Talking with Michelle Zauner of Japanese Breakfast about Psychopomp


Photo courtesy of Phobymo

Jake Greenberg

Photo courtesy of Phobymo
]1 Photo courtesy of Phobymo
Michelle Zauner makes music for when you’re grief-stricken or cocky or scared or in love or all four. The former lead singer of Philly punk favorite Little Big League released Psychopomp in April, her first solo album under the name Japanese Breakfast. The record marks a culmination of six years of writing songs and putting together demo tapes, a time in which Zauner returned home to Eugene, Oregon to care for her late mother, whose picture serves as the record’s cover art. Zauner’s synth and shimmer pop-rock sound complements stories about dealing with the confusion of loss, of witnessing violence, of being in love and lonely at the same time. I spoke with Zauner over the phone ahead of her tour date in Minneapolis next week.

Zauner’s career had reached a crossroads when she put together Psychopomp. She was living in Oregon with her husband in the aftermath of her mother’s death, thousands of miles away from the band she’d toured with for the past several years. “I didn’t think it was going to go anywhere, to be honest. I had been in this touring punk band with two records that never really got to a point where we weren’t paying to play, basically. So I had really decided that that career path wasn’t right for me,” Zauner said. Growing up in a do-it-yourself community, Zauner had no illusions about the prospects of supporting herself as an artist. “My family wasn’t very encouraging, mostly just because they didn’t want me to lead a life of struggle. And the punk community that I worked with also had this mentality that no one owes you anything,” Zauner said. She was seeking stability and pondering finding a job outside of music before recording the new album, and she saw it as a way to spill out her feelings before moving on toward a new path.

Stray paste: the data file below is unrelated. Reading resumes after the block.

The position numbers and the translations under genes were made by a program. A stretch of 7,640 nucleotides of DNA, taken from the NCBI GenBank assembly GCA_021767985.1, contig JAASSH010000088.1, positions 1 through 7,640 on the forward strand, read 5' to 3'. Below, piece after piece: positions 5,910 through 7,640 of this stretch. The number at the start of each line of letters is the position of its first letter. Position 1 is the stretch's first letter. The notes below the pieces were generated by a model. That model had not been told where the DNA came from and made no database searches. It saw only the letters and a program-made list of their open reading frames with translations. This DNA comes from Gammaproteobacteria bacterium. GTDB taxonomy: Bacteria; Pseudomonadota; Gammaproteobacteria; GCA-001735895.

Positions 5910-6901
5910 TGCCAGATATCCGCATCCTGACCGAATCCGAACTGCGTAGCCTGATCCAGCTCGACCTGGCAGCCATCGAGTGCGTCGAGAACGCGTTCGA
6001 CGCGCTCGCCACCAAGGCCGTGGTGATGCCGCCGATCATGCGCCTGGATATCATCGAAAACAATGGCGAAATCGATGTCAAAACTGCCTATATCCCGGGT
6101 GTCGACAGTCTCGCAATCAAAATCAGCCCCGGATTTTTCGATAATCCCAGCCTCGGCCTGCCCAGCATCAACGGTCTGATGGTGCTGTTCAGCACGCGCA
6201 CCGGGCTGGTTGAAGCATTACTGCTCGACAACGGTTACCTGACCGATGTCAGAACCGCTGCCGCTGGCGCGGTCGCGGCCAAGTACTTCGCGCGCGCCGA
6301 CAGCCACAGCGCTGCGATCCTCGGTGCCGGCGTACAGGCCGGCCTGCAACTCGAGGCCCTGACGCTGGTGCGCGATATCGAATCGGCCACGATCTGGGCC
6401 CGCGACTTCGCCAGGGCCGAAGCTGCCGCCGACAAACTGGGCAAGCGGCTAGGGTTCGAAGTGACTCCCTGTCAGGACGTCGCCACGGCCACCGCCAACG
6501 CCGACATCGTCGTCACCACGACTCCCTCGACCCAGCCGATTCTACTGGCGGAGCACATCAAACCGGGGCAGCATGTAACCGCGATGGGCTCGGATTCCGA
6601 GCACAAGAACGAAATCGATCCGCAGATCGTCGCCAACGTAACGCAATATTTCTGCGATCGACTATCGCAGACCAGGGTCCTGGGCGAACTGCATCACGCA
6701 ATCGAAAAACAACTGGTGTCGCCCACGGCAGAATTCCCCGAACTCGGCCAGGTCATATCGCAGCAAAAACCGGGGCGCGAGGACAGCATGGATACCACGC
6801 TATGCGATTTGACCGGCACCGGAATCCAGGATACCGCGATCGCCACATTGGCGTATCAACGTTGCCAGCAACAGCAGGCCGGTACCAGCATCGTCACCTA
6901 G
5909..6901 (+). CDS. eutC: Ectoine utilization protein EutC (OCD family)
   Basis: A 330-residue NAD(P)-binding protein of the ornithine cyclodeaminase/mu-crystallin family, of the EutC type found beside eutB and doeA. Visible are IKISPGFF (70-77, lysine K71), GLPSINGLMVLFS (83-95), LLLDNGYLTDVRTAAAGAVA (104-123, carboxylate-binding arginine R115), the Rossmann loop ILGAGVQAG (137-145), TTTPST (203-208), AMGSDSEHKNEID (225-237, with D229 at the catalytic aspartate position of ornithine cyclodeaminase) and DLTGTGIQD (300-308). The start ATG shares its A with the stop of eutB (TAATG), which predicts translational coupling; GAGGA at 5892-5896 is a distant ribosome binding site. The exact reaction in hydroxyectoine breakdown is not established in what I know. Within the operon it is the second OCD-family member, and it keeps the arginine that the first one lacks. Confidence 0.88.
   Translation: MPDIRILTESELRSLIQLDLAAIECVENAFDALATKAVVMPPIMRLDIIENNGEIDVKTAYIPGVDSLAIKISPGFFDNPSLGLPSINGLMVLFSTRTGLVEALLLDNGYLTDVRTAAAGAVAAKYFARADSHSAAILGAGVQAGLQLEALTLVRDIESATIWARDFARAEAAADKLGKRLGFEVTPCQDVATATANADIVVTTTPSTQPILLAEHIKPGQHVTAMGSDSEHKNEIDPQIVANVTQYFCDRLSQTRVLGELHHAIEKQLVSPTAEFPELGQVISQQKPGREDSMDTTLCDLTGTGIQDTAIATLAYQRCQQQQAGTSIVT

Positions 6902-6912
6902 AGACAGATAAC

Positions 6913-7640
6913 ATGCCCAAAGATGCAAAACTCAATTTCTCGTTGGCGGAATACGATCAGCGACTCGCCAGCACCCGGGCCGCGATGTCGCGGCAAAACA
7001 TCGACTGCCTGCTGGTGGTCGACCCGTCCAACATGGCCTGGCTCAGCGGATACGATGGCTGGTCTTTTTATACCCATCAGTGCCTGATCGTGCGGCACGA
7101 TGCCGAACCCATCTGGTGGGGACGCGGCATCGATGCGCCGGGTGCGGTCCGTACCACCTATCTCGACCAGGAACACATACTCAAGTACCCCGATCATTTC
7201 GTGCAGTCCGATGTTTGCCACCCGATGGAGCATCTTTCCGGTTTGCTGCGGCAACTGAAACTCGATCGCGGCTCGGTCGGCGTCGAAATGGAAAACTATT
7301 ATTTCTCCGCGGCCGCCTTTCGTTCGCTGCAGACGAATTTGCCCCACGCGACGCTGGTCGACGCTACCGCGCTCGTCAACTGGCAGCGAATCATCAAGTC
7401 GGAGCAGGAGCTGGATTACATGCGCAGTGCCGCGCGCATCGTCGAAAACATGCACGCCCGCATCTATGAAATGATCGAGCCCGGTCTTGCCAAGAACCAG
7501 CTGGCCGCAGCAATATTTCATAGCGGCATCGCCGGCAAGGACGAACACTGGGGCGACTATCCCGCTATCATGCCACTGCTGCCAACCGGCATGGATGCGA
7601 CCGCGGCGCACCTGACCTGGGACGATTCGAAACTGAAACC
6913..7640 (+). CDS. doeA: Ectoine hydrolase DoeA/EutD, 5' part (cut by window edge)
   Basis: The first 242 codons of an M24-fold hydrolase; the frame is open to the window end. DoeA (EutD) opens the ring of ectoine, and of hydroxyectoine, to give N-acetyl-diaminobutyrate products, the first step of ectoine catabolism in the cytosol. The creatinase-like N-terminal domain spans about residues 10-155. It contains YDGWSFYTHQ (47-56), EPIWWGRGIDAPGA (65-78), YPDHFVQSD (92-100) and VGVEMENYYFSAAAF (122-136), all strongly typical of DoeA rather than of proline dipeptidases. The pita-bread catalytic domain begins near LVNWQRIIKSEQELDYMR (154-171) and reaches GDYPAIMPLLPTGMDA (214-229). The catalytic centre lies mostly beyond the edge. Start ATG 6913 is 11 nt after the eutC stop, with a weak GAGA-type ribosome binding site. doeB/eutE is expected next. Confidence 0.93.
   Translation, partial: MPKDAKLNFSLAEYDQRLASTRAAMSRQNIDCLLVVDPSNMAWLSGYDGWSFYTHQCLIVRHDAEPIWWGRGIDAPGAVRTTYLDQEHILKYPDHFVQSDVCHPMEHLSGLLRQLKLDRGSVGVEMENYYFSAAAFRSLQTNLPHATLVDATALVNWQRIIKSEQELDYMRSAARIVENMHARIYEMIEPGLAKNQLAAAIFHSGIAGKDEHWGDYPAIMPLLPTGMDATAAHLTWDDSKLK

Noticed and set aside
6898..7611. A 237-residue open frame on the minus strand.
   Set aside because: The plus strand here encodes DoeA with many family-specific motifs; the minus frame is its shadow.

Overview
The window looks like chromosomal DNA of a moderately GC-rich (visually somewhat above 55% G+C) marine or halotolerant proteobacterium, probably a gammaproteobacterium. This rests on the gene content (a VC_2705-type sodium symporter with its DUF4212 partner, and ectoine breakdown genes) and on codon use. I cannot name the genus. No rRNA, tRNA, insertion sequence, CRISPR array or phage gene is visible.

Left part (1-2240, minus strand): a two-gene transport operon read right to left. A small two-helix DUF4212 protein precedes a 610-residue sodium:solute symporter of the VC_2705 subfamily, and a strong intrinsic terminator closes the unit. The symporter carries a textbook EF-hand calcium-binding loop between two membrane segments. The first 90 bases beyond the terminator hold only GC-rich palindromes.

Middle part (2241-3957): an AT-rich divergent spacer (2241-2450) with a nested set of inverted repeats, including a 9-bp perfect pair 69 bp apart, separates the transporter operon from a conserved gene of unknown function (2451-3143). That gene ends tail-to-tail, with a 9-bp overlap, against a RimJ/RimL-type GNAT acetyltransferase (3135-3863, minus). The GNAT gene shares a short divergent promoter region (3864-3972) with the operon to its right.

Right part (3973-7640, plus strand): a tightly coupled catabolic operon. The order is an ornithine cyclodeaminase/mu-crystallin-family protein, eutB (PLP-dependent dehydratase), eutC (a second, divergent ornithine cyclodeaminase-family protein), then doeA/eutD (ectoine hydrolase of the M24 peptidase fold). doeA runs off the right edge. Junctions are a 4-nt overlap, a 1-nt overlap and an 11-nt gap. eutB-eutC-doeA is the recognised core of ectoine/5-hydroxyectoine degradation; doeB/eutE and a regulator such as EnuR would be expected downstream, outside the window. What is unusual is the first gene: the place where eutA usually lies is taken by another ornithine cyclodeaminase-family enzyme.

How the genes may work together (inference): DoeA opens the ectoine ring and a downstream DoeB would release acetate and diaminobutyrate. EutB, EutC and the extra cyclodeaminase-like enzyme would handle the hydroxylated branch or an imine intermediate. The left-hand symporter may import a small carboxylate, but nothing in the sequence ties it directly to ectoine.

When Zauner began putting together Psychopomp, her goal was to release it on vinyl. It was her first record over which she had complete creative control. “It happened pretty quickly; it was like a two-week process actually recording it, then I sat on the record for like two-and-a-half months, and I just wasn’t happy with the way the songs were being mixed or the way it was sounding,” Zauner said. At that point she brought in her friend Ned Eisenberg to mix the record. “We started pulling things apart a little bit more, adding synths and samples and speeding up certain songs,” Zauner said.

Writing activates Zauner’s memory. Psychopomp served as “a private project to simultaneously distract myself and talk myself through it [her mother’s death],” Zauner said. Tracks like “In Heaven” find Zauner exploring her reaction to her mother’s passing, reaching for spirituality like she never thought she would. In the track, a dog wanders into Zauner’s mother’s empty room, confused about where her caretaker went. “It spoke a lot to my own feelings,” Zauner said of the album’s opening song. “As a human being, I know exactly what happened; I know where my mom went, but I’m also very confused as to where she went, and how much I can allow myself to believe in something I don’t understand as someone who champions science and technology,” she continued.